Source: David L. Gregory, West Virginia Law Review, Winter, 2009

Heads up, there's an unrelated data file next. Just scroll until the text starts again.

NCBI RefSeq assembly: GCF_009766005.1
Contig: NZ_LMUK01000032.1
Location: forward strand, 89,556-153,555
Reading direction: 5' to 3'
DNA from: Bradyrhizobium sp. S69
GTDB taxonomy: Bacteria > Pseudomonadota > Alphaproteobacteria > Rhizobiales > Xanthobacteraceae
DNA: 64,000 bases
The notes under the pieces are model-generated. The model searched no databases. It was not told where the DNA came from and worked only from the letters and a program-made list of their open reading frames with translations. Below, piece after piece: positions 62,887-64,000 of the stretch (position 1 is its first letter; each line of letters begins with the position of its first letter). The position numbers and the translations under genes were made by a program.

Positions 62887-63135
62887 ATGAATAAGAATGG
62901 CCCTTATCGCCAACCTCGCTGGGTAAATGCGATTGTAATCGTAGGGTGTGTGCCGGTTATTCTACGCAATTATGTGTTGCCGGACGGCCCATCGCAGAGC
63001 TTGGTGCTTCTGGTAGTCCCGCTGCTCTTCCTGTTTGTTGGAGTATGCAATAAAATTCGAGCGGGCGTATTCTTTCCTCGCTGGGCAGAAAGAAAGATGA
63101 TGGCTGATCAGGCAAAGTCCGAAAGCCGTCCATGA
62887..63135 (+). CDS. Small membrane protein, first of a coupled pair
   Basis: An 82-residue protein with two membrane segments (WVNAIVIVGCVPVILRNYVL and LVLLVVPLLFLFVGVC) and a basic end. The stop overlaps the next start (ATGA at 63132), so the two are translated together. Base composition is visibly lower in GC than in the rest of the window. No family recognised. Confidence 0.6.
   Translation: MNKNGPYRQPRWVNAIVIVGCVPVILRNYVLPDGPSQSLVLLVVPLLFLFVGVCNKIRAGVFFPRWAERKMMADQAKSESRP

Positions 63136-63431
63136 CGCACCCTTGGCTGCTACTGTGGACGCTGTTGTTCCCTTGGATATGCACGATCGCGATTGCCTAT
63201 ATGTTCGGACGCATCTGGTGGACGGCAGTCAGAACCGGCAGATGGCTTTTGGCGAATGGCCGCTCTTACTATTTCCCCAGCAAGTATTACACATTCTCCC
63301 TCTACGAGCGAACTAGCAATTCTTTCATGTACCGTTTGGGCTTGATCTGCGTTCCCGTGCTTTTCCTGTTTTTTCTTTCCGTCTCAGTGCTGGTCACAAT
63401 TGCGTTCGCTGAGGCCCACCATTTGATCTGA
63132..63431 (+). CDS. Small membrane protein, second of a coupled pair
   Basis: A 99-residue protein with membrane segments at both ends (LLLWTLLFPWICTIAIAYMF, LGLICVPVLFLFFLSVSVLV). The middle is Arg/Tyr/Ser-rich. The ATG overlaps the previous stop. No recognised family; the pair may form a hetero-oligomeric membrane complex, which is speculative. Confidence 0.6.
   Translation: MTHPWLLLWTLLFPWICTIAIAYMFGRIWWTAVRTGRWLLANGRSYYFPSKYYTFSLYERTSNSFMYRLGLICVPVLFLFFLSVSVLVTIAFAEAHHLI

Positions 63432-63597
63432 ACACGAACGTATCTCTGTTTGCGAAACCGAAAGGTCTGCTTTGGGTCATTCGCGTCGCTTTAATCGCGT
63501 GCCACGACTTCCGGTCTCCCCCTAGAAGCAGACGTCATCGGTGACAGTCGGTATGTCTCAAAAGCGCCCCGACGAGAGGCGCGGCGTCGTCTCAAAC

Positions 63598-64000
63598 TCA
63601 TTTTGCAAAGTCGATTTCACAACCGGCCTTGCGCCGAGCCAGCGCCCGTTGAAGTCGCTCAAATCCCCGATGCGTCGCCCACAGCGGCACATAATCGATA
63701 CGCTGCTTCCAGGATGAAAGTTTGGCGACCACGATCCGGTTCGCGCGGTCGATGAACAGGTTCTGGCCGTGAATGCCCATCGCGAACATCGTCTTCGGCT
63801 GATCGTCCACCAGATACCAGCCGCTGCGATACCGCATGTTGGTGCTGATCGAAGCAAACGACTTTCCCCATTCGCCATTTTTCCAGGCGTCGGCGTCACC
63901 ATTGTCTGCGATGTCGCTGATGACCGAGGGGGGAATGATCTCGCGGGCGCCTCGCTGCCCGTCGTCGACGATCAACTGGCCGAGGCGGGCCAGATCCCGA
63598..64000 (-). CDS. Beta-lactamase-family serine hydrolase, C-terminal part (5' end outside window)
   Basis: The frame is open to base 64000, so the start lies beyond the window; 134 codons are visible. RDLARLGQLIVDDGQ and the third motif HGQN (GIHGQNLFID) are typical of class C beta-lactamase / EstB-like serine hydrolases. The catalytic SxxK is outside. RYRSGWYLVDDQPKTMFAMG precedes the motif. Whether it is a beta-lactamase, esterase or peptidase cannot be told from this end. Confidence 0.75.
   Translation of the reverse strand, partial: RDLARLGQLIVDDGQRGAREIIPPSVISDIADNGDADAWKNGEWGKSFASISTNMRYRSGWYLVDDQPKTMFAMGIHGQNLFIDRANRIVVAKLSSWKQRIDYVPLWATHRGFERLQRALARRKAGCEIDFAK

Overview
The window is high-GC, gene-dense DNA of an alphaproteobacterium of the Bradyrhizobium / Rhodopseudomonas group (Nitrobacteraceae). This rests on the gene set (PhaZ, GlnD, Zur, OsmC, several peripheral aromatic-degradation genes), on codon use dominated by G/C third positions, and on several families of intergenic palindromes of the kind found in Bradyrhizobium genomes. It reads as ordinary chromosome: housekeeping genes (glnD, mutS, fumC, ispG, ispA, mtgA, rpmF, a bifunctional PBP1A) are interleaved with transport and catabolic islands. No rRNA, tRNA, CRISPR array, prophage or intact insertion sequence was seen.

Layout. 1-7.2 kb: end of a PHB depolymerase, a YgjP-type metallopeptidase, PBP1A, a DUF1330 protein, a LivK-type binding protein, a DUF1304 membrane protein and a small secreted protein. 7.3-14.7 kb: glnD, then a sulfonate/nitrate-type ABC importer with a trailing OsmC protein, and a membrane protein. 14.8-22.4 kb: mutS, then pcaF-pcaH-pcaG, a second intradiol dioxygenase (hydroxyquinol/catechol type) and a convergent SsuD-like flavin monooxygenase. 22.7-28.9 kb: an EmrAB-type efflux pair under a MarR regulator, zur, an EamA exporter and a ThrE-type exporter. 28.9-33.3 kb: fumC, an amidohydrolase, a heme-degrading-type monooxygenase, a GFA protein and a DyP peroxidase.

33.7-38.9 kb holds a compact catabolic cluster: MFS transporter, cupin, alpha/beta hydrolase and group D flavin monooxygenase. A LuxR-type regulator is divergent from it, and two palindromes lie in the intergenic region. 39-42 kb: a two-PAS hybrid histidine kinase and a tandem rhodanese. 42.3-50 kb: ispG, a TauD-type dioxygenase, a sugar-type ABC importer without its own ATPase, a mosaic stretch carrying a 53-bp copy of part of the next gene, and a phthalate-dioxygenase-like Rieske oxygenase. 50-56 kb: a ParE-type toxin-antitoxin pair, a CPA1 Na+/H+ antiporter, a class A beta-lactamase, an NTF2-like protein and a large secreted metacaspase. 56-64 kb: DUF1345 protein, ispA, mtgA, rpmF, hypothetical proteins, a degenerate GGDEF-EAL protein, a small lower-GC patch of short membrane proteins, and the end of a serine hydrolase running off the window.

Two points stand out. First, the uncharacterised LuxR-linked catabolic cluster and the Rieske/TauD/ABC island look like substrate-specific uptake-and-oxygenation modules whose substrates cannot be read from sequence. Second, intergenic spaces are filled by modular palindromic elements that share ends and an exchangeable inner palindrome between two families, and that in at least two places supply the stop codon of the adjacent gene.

No matter how many workers are injured in recurring accidents due to unsafe conditions, their claims for benefits following injuries sustained in workplace accidents, as well as any actions for unlawful retaliation as a consequence of pursuing their state law workers’ compensation statutory rights, are not protected, concerted activities for purposes of Section 7 of the NLRA. … Despite a tumultuous history surrounding the issue, especially concerning the interpretation of Section 7 concerted, protected activity, National Labor Relations Board decisions continue to hold that filing a safety and health claim with OSHA is protected activity under Section 7 of the NLRA. … For now, to maintain the protections of Section 7 of the NLRA for employees who individually resort to external agencies with complaints of unlawful discrimination, for example, it is imperative that the individual employee accentuate the relevant language of the pertinent collective bargaining agreement that prohibits unlawful discrimination. … Accordingly, after three decades of decisions by the NLRB and the circuit courts vitiating the Section 7 rights of employees who pursue workers’ compensation claims, it will take a decision by the Supreme Court to restore those Section 7 protections to employees injured at work.